1. Like the image of “Light shines in darkness, not in lightbulb factories”.

      However, with Christian Enclaving and the resulting knockoffs of outside cultural fads, it is now possible for an Evangelical to age from birth or Altar Call to Homegoing (TM) without ever having to encounter one of those Heathens (TM) except for in-your-face drive-by prosletyzing sallies.

      “Testamints — Just like Altoids, Except CHRISTIAN (TM)!”
      “GodTube — Just like YouTube, Except CHRISTIAN (TM)!”
      “Guitar Praise– Just like Guitar Hero, Except CHRISTIAN (TM)!”
      “Faithbook– Just like Facebook, Except CHRISTIAN (TM)!”
      “Johnny Hammer(?)– Just like Justin Beiber, Except CHRISTIAN (TM)!”
      “Christian Chirp– Just like Twitter, Except CHRISTIAN (TM)!”

  11. On target. Personal evangelism is a lost art in the US for a number of not-so-good reasons (too busy, working to many hours, too many toys to take care of, etc.). We need to get back to seeking first the Kingdom of God.

  12. the shame of today’s church is that in my city of 40,000 (And replicated throughout US cities) there are over 80 churches NONE of them working together. Each is protecting their own turf. Jesus said in John 17 that when His disciples acted as one the world would know the Father sent Him. Maybe if we restructure church so they don’t act like independently owned and operated businesses, so that pastors and churches within a city meet together and share a common mission (i.e. the lost), maybe then we wouldn’t be ashamed to bring our friends to a place where they will be treated like a child of God rather than protected clientle.

  13. I think that we have forgotten HOW to invite people to church. Most invites sound something like, “Hey, you should check this out, if you have the time, I mean, I like it, its not like you think, maybe, you know, if you’re interested, you might, you know, check it out, we have really cool screens & lights & music.”

    I’d like to suggest a different approach.

    I believe that when inviting someone to church we have to remember that we are not inviting them to go shopping, bowling or to a movie. We are inviting them to an opportunity for a better life, a free life, a life of relationship with our creator. When we ask someone to come with us to our worship experience it has to come from a place of trust. The kind of trust that communicates that the inviter has the invitee’s best in mind.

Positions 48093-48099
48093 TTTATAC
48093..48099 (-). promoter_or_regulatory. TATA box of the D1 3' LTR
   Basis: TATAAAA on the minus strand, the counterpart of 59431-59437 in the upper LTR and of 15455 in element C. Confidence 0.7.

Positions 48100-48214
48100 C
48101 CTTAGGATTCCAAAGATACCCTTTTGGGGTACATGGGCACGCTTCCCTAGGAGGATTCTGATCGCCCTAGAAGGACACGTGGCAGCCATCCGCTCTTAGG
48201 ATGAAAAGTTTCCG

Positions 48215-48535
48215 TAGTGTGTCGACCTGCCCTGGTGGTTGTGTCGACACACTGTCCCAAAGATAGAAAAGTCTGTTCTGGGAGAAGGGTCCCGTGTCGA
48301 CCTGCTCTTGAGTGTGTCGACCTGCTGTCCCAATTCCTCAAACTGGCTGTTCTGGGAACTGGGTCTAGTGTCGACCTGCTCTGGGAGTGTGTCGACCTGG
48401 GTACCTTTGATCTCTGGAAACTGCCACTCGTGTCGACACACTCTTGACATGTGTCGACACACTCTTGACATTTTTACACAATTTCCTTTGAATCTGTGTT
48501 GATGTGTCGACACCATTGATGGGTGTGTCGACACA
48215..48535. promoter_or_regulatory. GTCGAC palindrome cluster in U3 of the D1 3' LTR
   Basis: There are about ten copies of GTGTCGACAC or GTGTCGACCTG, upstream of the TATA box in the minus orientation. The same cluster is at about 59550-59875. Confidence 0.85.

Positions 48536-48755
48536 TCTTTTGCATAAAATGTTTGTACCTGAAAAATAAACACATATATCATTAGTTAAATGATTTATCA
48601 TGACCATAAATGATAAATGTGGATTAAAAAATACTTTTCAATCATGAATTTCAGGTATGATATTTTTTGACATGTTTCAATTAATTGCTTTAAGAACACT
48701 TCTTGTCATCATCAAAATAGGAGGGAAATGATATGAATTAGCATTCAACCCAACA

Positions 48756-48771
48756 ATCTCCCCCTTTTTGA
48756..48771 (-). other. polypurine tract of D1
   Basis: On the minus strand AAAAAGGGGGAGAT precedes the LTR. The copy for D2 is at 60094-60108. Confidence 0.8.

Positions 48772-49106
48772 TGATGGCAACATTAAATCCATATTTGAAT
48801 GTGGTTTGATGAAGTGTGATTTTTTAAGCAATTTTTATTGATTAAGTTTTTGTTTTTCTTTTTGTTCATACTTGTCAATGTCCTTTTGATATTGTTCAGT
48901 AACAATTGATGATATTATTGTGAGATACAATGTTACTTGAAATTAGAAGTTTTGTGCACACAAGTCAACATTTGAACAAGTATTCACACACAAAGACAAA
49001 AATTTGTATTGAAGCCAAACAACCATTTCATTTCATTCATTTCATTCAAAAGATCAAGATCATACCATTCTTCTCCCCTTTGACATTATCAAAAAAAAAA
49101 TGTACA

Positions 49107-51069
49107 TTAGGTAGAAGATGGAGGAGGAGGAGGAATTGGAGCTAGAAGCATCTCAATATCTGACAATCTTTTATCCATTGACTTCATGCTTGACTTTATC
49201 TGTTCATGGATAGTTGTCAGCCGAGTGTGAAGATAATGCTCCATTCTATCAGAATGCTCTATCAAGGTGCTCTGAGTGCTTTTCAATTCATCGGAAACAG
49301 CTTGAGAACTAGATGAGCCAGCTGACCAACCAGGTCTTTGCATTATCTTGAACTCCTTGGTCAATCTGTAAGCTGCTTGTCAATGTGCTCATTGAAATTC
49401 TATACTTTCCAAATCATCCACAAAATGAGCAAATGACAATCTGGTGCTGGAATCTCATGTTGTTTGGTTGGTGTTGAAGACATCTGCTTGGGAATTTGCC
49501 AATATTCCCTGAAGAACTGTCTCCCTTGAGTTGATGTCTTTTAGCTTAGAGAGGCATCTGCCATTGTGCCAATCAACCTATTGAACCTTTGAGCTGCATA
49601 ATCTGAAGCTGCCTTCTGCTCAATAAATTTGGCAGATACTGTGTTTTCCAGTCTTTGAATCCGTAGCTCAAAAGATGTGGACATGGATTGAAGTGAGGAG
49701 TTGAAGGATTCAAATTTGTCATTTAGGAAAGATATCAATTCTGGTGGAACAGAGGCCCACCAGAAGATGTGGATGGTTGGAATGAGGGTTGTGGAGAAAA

It might sound something like,”Hey John, you know I care about you & I really want to share something with you that has changed my life. I am asking you to trust me and trust that I really believe in what I am asking you to do. It would be an honor if you would come with me to my church this weekend. It starts at 10:30 and I will pick you up at 10. We can get a cup of coffee on the way.”

    If we as leaders can teach church members how to invite their neighbors, I believe that change will happen in the church, in people’s lives, in our lives.

  14. I think sharing the Gospel for sure is neglected, but bringing one into the “modern” day church will cause a new convert to stumble, There are very few Holy Spirit lead churches in our day, Most are so fleshly that the world would find their ease in it.

  15. We just started this at our church. Handing out what looks like a business cards to people to invite them to church. It’ll work, because just taking a step of faith to do what is right opens up the doors for others to receive.

  16. Of course you are presuming that when our friends come they get something they can appreciate as worth their time. Maybe there is a difference in the message 3rd world evangelical churches are preaching.

  17. Doesn’t really line up with the Bible, Phil. But when you are used to marketing, you get used to marketing-mind-thinking. Ala… “No, it’s not this. Not that. Not the next thing. GET READY! It’s SUCH-and-SUCH. Today, it’s SUCH and SUCH, because yesterday it wasn’t.”

    Jesus said nothing about bringing non-believing friends. Jesus said the doctrine He spoke of was His Father’s. Jesus really didn’t like wrong doctrine, or what you refer to as “theology-lite.”

    But Marketing-brains work just always the same way. Something is something (newest is truest) because they NOW say it’s so, as compared to what those in marketing said was so yesterday.

    Nice work, if you can get it. Problem is, you get the work from people who want to believe marketing-mind is God’s mind, which it isn’t.

    Next time, Phil, think about the red letters more, and marketing-think less.

    1. Wow Robert. Encouraging corporate worship doesn’t line up with the Bible? Trying to bring people into a local church fellowship is just a “marketing” thing?
      And even if you were right, the Bible doesn’t talk about brushing your teeth, but I’ll bet you do that….